Paving the Way in School Build Magazine
Speaking to School Building magazine, John Farley, Framework Manager at Fusion21, has provided an insight into his construction career spanning 25 years.
Question 1: Is your career what you envisaged when you were at school?
Although I didn’t have a set role in mind, I knew I wanted a hands-on job where I could learn a trade. Design and technology quickly became my favourite lesson at school – I relished the opportunity to take part in a practical challenge and build something from scratch.
Question 2: What was your first job, and what did this - and other previous jobs - contribute to where you are today?
Having left school at 16 I started a four-year electrical apprenticeship with a local authority and began building up my technical expertise - learning how to carry out electrical installations and inspections in addition to completing repairs work within schools and social housing stock. My apprenticeship was a steep learning curve and I qualified as an electrician in 1997 before progressing to being a Maintenance Inspector.
I later took a role within the capital works department and learnt how to write specifications for a range of large external refurbishment projects, during this time I also completed a degree in Building Surveying.
A subsequent move to the renewable energy sector in 2011 enabled me to further develop my skill set and I became a registered installer of solar photovoltaic panels.
In 2013 I joined Fusion21 as a Project Manager before progressing to my current position as Framework Manager, where I lead on the delivery of our Education and Retrofit frameworks.
We have just launched our Education Modular Buildings Framework whichdesigned
Question 3: What do you find different about building for education and other sectors you’ve been involved in?
The use of off-site construction is increasing in popularity within the education sector – particularly as modular building offers a faster turn-around time which is ideal when classrooms are urgently required.
This approach to construction also helps to fulfill a number of design and build criteria required by education establishments including cost-effective sustainable buildings which present lower carbon emissions than traditional builds.
Question 4: What is the main challenge you face in work?
It is my job to help Fusion21 customers access compliant procurement services which result in the delivery of significant efficiency savings, in addition to embedding social value within procurement activities wherever possible.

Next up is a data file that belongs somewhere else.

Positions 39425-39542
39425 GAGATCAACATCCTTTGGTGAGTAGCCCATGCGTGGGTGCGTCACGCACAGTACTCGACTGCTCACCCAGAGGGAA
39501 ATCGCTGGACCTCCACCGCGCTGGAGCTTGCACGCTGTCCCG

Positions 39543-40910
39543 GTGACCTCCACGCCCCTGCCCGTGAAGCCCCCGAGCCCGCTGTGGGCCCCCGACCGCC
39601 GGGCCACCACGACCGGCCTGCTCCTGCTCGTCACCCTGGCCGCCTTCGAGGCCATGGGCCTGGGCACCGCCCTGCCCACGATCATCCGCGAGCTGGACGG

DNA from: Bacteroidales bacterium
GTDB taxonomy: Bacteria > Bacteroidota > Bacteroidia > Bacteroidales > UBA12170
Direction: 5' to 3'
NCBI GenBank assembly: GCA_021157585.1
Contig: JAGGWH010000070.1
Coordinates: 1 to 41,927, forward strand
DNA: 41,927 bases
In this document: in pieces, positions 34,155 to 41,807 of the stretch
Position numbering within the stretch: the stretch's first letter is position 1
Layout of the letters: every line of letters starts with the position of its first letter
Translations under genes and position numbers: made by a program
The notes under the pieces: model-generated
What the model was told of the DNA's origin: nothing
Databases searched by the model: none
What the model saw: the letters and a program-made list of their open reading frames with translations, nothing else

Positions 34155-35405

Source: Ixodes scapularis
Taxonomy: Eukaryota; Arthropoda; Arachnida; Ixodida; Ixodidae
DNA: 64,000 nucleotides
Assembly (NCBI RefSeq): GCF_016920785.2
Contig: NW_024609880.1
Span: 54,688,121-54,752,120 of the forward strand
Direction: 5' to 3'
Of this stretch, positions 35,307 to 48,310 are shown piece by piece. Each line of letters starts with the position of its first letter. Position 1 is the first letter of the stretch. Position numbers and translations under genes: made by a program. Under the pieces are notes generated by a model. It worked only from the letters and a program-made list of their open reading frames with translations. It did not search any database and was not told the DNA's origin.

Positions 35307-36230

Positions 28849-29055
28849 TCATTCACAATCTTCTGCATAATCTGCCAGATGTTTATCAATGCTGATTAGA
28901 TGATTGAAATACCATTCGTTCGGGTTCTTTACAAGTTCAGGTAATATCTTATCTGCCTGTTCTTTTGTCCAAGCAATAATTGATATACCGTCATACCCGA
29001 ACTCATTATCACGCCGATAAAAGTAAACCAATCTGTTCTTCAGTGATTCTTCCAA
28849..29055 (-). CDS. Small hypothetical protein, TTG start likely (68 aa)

In the face of market changes and the impact of Brexit on the supply chain, Fusion21 continues to deliver for our customers through engagement with small and medium-sized enterprises (SMEs), in addition to utilising different cost models and a two stage tendering process.
Question 5: What do you consider to be your greatest achievement (personally/professionally – you don’t have to answer both but you can if you wish)?
I’m currently studying for a Masters in Construction Law and will complete in September 2017. It is essential to keep up to date with changes, developments and best practice within a rapidly changing industry. I have also recently completed my Chartered Institute of Procurement and Supply Diploma and hope to also study the Advanced Diploma.
Question 6: Do you think schools/universities have advantages or disadvantages over other construction sectors at this moment?
The Construction sector as a whole is still facing challenges – from continuing to address the skills shortage to experiencing intense cost pressures.
However, an increasing pupil population and a range of investment initiatives means construction within the education sector will see continued growth.
Schools and universities also have an opportunity to use their purchasing power to generate added social value benefits – from creating training and local job opportunities to construction students gaining exposure to industry professionals.
Question 7: What advice would you give to those wishing to follow in your career footsteps?
I would recommend undertaking an apprenticeship for those wanting to learn lifelong skills - the combination of theory and practical experience is invaluable and helps to shape careers.
Question 8: Given the opportunity to take up to six months paid leave (and assuming your partner had the same), what would you do?
I’m actually a keen fishing enthusiast and would quite like to plan an around the world fishing trip – although I’m not too sure my partner would agree!